For compound movements, use weights equal to about 70-80% of 1RM.  Typically, this will be a weight you can lift for somewhere between six and twelve reps.

For isolation movements, you’ll want to go a little lighter- 60-70% of 1RM, or a weight you can lift 10-20 times.

As you gain more experience, you may want to start using heavier weights- not just in absolute terms, but as a percentage of your one-rep maximum.  Loads as high as 87% of 1RM are fairly common.

For now, however, using lights weights will allow you to minimize the risk of injury.  Doing more reps also gives you more opportunity to practice good form before you start going heavier.

Be efficient with your gym time

Most people in the gym focus on one exercise at a time.  They might do five sets of bench presses, then five sets of squats, then five sets of chin-ups, for instance.  This is a waste of time.

Instead of doing one exercise at a time, you should organize your workouts into pairs of exercises that are alternated.  Each exercise in a pair should use different muscle groups, so that one muscle group is resting while the other one is working.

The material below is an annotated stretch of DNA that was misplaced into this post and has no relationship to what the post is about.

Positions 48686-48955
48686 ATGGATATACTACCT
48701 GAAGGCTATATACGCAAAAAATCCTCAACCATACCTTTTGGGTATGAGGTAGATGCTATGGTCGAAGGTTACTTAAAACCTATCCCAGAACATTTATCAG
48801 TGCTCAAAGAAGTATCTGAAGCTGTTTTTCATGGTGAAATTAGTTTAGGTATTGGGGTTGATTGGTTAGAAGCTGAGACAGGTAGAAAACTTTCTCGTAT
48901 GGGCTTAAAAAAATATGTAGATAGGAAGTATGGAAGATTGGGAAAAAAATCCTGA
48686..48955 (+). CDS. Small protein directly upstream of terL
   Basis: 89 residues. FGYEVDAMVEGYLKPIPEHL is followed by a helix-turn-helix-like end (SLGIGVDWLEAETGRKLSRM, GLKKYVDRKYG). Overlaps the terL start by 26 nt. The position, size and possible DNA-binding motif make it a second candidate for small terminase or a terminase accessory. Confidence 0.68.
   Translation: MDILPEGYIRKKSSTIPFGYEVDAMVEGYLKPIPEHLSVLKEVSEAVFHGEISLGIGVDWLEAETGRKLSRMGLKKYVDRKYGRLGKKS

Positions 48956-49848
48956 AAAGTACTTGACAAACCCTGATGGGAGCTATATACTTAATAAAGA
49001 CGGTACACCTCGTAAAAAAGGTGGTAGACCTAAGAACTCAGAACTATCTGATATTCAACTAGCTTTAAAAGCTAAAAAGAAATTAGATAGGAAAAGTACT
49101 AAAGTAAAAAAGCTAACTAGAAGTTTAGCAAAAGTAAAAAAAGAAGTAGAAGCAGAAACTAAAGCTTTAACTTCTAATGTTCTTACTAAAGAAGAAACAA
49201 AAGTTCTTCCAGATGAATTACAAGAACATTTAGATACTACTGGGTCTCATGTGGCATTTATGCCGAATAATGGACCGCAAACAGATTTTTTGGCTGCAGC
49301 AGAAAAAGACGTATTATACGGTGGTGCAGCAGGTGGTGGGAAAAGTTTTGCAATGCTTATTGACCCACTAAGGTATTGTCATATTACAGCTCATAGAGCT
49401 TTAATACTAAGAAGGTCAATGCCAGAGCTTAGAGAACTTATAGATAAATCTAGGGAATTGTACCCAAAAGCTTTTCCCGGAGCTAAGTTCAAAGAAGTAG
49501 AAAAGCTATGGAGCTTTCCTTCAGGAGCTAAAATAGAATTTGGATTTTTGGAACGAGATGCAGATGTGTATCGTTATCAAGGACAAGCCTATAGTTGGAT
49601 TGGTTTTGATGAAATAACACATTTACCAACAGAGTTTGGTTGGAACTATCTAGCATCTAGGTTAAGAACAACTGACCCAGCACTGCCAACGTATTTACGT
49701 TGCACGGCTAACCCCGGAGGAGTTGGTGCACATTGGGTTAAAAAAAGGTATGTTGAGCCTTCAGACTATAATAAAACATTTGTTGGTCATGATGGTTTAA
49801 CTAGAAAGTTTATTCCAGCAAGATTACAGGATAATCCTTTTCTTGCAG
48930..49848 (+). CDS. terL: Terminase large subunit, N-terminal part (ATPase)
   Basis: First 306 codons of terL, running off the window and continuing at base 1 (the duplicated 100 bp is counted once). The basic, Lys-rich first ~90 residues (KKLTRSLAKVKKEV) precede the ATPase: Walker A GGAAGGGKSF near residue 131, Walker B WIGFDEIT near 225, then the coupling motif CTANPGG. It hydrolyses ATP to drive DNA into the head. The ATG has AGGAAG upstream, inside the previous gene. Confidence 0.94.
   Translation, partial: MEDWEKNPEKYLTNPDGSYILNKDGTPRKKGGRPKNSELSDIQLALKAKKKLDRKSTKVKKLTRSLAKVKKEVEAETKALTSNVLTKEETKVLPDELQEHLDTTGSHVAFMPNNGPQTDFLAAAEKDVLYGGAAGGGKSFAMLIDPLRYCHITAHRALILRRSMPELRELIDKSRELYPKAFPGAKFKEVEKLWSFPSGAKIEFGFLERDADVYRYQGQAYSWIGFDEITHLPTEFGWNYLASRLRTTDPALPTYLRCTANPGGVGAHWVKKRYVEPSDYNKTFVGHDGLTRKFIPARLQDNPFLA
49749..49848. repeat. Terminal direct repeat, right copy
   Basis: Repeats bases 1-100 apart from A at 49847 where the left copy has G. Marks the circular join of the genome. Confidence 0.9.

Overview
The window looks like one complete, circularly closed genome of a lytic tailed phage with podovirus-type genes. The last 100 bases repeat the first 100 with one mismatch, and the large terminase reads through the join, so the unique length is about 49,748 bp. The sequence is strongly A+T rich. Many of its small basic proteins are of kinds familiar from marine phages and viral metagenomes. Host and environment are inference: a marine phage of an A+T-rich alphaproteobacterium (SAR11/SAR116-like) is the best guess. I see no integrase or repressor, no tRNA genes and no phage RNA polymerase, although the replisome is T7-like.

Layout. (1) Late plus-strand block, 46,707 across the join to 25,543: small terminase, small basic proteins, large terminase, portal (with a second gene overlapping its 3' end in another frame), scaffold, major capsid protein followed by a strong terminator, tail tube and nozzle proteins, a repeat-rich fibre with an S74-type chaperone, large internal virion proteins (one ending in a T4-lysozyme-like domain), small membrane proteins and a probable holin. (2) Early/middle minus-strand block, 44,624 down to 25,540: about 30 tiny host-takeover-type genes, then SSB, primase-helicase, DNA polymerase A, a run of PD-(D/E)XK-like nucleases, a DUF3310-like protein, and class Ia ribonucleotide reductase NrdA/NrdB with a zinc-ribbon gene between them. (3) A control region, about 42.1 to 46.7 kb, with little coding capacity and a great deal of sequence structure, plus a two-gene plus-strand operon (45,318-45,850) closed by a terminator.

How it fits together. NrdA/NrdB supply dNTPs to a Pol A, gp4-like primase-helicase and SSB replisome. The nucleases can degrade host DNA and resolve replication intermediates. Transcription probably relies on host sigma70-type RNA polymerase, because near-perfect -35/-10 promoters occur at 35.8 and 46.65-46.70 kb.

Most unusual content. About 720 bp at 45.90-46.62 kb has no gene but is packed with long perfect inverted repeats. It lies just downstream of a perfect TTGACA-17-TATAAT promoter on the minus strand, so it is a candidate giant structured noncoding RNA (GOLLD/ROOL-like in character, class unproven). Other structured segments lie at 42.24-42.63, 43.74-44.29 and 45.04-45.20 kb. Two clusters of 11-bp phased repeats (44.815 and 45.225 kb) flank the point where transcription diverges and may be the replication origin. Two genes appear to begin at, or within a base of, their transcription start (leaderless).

Let’s look at how this plays out.  Suppose another person in the gym is doing one exercise at a time, for the same number of sets as you, and resting 3 minutes between sets.  You’re doing paired sets and resting 90-120 seconds between sets.  That means you’re getting more rest between sets of the same exercise, yet your workout is 30-50% shorter than the other person’s.

Always alternate between two or three exercises to save time in the gym.

One other rule: compound movements first, isolation movements later.  Putting the isolation movements at the end of your workout prevents them from interfering with your performance on compound movements, and allows you to end your workouts with a fun, easy “pump” exercise.

Warm up before the workout, stretch after

Stretching helps you get flexible, but it can also increase the risk of injury. Save most of your stretching for after the workout.

On the other hand, you do want to warm up.  And I mean that literally- the purpose of a warm-up is to raise your body temperature and raise blood flow to your muscles, so the body can loosen up.

The best warm-up consists of simple calisthenic exercises like pushups, jumping jacks, jumprope and jump squats.  Do 3-5 minutes of these warmup movements before each workout, and 3-5 minutes of stretching after your workout.